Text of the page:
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Macro Minutes Podcast | The economic impact of second Covid 'surge' will not be as large as the first one: Chief Economic Advisor

Speaking on the latest episode of “Moneycontrol Macro Minutes” podcast, Subramanian said that the government had been deliberately conservative in its forecasts for the current financial year. While not ruling out an economic intervention like last year should the need arise, Subramanian said any further measures announced would likely be on the fiscal support and capital expenditure side.

April 13, 2021 / 08:26 PM IST

Krishnamurthy Subramanian, CEA, India

The economic forecasts for 2021-22 in the latest budget and economic survey, and the assumptions built into them, will not be affected by a surge in Covid-19 cases, and the economic impact of the second wave is likely to be much lesser than the first, Chief Economic Advisor Krishnamurthy Subramanian told Moneycontrol.

Speaking on the latest episode of “Moneycontrol Macro Minutes” podcast, Subramanian said that the government had been deliberately conservative in its forecasts for the current financial year.

While not ruling out an economic intervention like last year should the need arise, Subramanian said any further measures announced would likely be on the fiscal support and capital expenditure side.

“Because we knew very well that the pandemic was not over, we did not make projections in the economic survey and the budget that were too aggressive. We were quite conservative in our projections,” Subramanian said.

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“We have done some simulations as well. What we find is that even in some of the worst case scenarios, the impact is not going to be that larger. From a health perspective, we have to continue to follow all protocols,” he added.

The 2020-21 Economic Survey has forecast a real GDP growth of 11 per cent for 2021-22. The Union Budget estimates a nominal GDP growth of 14.4 per cent, a fiscal deficit target of 6.8 per cent of GDP, a net tax revenue target of Rs 15.45 lakh crore, and a privatization target of Rs 1.75 lakh crore.

Speaking on a range of issues, Subramanian echoed Prime Minister Narendra Modi’s statement that there would be no national lockdown.

Last year, as the country went into a nationwide lockdown, Finance Minister Nirmala Sitharaman announced relief measures for India’s poorest citizens in the form of free foodgrain and cash transfers under the ‘PM Garib Kalyan Yojana’.

Then at various times in the year, she announced a number of measures under the ‘Aatmanirbhar Bharat’ set of initiatives. Though the government claimed that the size of these relief packages totalled Rs 29.87 lakh crore, most of the measures were on the credit, welfare and supply side. The total fiscal outlay for all these measures was not more than Rs 4 lakh crore.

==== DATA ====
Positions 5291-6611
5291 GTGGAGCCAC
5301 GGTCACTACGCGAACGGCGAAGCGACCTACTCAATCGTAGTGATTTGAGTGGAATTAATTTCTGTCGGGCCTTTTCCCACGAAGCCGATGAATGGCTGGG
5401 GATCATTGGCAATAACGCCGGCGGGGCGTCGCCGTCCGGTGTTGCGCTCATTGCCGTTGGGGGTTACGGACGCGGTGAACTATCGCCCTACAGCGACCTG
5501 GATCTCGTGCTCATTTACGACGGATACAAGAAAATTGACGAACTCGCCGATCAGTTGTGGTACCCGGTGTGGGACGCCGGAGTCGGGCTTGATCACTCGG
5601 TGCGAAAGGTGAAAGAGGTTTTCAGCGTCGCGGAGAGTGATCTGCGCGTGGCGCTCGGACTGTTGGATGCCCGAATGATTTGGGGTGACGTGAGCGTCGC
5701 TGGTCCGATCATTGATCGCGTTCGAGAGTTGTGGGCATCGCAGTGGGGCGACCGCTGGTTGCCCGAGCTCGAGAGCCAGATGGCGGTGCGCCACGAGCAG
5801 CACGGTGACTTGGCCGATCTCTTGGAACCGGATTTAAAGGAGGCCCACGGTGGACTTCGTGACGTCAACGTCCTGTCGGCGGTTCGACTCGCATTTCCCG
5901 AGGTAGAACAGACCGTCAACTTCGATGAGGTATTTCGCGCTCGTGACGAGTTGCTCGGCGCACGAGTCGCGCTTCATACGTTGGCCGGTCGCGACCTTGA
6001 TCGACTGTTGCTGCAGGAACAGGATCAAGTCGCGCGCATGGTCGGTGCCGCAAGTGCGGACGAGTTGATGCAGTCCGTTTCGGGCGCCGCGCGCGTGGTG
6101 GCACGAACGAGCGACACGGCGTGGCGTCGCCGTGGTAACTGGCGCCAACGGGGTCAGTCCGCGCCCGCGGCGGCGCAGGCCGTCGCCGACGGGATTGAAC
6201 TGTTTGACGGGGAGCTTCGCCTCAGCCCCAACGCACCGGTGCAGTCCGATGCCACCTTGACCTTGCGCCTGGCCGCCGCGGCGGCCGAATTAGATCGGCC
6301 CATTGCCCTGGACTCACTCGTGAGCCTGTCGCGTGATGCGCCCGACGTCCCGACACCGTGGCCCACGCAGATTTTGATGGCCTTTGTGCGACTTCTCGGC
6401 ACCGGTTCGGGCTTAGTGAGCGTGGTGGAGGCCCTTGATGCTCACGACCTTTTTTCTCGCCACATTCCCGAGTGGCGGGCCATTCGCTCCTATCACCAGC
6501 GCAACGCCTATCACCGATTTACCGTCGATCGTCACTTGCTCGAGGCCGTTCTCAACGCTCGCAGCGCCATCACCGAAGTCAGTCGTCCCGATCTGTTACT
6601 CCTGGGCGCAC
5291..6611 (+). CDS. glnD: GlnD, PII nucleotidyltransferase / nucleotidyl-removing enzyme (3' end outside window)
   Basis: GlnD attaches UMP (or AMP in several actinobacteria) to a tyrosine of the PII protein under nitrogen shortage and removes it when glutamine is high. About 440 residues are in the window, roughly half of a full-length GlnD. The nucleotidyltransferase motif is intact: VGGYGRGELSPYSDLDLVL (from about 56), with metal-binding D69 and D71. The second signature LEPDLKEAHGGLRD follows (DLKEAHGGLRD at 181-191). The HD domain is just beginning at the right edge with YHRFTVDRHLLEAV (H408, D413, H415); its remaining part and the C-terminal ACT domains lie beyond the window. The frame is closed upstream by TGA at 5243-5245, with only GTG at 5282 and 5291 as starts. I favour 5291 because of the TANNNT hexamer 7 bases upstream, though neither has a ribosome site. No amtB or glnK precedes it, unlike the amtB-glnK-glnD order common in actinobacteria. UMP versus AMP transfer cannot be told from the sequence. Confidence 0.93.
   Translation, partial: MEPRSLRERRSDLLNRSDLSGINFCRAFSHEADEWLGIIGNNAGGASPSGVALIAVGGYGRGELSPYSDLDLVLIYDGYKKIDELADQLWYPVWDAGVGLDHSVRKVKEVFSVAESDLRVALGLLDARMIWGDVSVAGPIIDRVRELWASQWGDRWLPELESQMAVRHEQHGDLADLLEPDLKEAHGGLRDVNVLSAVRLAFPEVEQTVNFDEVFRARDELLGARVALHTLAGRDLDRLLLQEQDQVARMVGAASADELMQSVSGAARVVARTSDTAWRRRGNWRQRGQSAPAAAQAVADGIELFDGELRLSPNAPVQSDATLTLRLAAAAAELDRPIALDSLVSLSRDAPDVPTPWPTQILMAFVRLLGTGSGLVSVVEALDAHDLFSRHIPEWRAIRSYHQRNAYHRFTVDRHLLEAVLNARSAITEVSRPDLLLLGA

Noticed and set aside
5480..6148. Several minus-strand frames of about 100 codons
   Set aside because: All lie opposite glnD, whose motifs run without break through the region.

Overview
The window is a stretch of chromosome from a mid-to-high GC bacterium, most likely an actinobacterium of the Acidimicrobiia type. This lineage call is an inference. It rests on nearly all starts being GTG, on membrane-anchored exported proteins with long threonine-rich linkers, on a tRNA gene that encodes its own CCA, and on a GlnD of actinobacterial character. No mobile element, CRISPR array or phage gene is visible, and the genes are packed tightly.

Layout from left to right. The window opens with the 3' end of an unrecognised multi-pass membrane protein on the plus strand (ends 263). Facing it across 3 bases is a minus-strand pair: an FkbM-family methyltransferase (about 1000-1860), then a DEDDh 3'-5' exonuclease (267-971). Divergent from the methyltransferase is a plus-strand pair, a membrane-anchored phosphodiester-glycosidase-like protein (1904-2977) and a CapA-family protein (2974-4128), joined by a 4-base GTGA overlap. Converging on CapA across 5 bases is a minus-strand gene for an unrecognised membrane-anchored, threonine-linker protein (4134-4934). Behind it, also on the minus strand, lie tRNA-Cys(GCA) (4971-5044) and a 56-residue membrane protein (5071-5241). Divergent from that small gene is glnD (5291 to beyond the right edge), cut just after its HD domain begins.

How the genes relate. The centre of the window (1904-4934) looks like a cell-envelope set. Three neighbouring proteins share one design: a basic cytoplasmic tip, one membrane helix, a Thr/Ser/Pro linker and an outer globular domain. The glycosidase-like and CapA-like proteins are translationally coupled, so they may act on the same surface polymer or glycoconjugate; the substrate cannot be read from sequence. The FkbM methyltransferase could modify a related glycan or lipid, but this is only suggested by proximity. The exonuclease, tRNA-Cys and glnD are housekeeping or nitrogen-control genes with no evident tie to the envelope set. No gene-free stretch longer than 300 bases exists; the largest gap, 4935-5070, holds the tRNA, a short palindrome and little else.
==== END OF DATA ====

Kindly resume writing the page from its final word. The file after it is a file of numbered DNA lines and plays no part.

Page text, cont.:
It was only in the budget that Sitharaman provided a substantial fiscal stimulus, through increase in capital expenditure and public spending in infrastructure.

“At this point in time, I'm not sure that there is a need for another sort of revenue expenditure-based stimulus. The government has been very clear in laying out a capital expenditure driven agenda, and there's enormous clarity both at the big picture and at the granular level for what should be done. I think we should continue focusing on that,” Subramanian said.

Amidst criticism from opposition leaders and concerns regarding shortage of Covid-19 vaccine doses in India, Subramanian defended the centre’s decision to take a lead on exporting vaccines to other nations. He said that the diplomatic loss would have been much greater than the goodwill earned now, had India, as the world's largest vaccine producer, decided to keep all the production for its own citizens.

“India has now vaccinated the largest number of people. And even if you look at the proportions of vaccines that have been exported compared to the vaccines that have been employed in in the country, the proportion of what has been exported must be actually less than 10 per cent of what has been produced here,” the CEA said.

Subramanian also said that the United States’ proposal, calling on the G-20 countries to reach an agreement on a ‘global minimum corporate tax rate’ will have to be examined carefully.

“The ability to enforce something like this, I think it's, there are a lot of T's that will have to be crossed and I's that will have to be dotted, before such an idea becomes a reality. Because, unlike, for instance, the states in a country coming together, this is about countries of the globe coming together to tax, so I think a lot of details that need to be fleshed out before this can be responded to,” he said.
Arup Roychoudhury
first published: Apr 13, 2021 08:26 pm

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